5 New Tactics In Civil Disobedience, Taught By Standing Rock
If you've only been half-following the story of Standing Rock, you might not know much beyond some snarky Twitter memes about the cops going "a little overboard" (for instance, they nearly blew a woman's arm off with a concussion grenade). The allegations of police brutality have been serious enough that the United Nations has opened an investigation. But the most important story from Standing Rock isn't the police brutality, the evidence that protester's phones were hacked, or even that this is the largest gathering of Indigenous Americans in modern history.
The most important story from Standing Rock is that it worked like motherfucking RuPaul.
See, President-elect Trump's energy policy is bullish on pipelines. He wants to revive the Keystone XL pipeline, and he supported construction of the Dakota Access Pipeline. It's not a coincidence that he invested in the company building it and received campaign donations from its CEO. This isn't the last pipeline protest you're going to see in the next four years. The lessons from Standing Rock don't end in North Dakota. They have a lot to teach us all about resistance in the Age of Trump, and what kinds of protests actually work. ("Now turn to the left.") For instance ...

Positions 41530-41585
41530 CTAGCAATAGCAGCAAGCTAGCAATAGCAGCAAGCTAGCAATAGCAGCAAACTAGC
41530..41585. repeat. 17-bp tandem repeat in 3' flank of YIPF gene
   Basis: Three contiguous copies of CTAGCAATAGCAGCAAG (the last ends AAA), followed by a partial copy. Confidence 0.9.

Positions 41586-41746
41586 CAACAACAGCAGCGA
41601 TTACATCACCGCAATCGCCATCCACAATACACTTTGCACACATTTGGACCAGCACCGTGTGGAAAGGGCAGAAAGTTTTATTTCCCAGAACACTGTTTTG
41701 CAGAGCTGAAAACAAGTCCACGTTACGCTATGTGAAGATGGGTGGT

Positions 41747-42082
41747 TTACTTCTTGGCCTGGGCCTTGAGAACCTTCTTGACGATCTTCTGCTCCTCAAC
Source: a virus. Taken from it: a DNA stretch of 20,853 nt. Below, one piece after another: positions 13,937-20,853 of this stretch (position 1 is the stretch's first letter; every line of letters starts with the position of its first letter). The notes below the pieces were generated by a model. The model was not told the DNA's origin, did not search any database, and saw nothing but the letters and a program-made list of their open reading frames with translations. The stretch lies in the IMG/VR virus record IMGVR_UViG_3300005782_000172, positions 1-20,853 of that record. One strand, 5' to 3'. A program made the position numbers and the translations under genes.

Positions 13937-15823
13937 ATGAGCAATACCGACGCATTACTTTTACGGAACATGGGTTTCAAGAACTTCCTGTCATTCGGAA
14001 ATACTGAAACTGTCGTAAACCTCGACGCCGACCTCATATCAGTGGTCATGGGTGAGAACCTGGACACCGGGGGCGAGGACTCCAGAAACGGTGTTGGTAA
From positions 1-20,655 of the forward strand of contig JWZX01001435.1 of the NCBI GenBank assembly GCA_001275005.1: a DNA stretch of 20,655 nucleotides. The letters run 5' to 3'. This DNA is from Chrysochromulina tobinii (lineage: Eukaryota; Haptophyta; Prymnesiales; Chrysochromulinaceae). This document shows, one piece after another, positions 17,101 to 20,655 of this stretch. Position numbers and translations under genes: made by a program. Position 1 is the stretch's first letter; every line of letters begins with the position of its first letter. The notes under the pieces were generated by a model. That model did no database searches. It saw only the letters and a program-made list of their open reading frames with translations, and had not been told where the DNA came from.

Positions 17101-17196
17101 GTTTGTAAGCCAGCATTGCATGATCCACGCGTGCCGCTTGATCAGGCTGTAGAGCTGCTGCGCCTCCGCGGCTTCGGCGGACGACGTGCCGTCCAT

"Build A Small City" Is A Solid Strategy for Civil Disobedience
In the last week or so before the Army Corps of Engineers ordered the pipeline rerouted, stories like this started popping up like mushrooms on the sticky, urine spattered floor of the internet:
If you read on, it becomes clear that most of the evidence for that article came from a handful of Facebook posts, and the fact that people were putting together guides to lay out the camp rules for thousands of new volunteers. The actual connection to Burning Man is much more interesting: Both Standing Rock and the infamous desert art festival (in its early pre-police days) are examples of temporary autonomous zones, which I will refer to as "TAZ," because even if it wasn't already an acronym, it just sounds badass.
This term, invented by anarchist philosopher and sweet-ass-name-haver Hakim Bey, refers to "temporary spaces that elude formal structures of control." Building a TAZ can be a great protest tactic. You just pick a spot where your presence can disrupt something in need of disruption and build a town around it.